The heists are fun, the action is great (a neat car chase, someone inexplicably featuring a variety of evil security guards driving French station wagons), the comedy occasionally funny and the 1991 fashions exceptional, and did I mention that one of the final villains is a magician who shoots fire out of his hands and throws playing cards to deadly effect?, but this premise is one Woo would revisit a few more times, I think because he never really got it right (he directed a Canadian TV movie remake that was later spun into a series that lasted one season in that country after the Fox network didn’t pick it up in the US.) Compare it to Johnnie To’s caper heist/romantic comedy Yesterday Once More, which is faster, funnier, and cleverer with more emotional depth and visual panache.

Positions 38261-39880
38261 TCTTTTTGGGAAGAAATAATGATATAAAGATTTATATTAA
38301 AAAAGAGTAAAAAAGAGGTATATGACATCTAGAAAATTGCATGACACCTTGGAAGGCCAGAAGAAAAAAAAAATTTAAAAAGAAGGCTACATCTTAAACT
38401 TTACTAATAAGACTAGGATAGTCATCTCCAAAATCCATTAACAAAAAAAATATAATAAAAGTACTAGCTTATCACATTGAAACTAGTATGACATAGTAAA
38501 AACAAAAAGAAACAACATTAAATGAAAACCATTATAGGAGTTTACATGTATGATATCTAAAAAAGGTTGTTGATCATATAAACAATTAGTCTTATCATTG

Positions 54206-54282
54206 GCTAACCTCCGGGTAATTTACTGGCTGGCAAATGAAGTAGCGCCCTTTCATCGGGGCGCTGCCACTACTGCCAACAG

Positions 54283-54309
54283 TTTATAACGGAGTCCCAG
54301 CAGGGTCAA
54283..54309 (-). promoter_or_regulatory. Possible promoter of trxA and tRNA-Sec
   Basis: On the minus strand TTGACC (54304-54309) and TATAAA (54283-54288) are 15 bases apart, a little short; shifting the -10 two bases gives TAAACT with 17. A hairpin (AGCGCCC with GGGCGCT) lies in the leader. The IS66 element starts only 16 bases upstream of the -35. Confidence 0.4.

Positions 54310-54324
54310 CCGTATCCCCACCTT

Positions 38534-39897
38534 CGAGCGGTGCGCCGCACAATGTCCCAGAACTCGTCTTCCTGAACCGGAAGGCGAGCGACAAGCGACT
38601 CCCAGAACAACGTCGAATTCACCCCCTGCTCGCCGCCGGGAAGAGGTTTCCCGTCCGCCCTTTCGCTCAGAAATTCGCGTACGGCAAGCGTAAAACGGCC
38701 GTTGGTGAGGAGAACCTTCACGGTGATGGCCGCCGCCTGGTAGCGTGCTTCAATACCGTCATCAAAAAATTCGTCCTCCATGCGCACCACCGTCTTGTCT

Some Notes on George Sidney’s Bye Bye Birdie

You can follow 30 years of the evolution of youth culture and its relation to show business just by following musicals from years that end in ‘3’.

1933: Gold Diggers of 1933, 42nd Street
1943: The Gang’s All Here
1953: The Affairs of Dobie Gillis, Give a Girl a Break
1963: Bye Bye Birdie

As the years go on, the youth get younger: early 20s in the 30s and 40s, college in the 50s, high school in the 60s. At the same time, the performance dream gets more remote: the 30s and 40s stars are performers, albeit not particularly successful ones (yet), with the war in 1943 making everyone seem more adult than they are (and the musical itself breaking down that facade, Busby Berkeley’s masterpiece ultimately reducing everyone to colored light and singing heads). In the 50s they’re just starting out, in the 60s the stars seem to occupy another planet (Birdie is an object of worship/jealousy rather than an aspirational figure).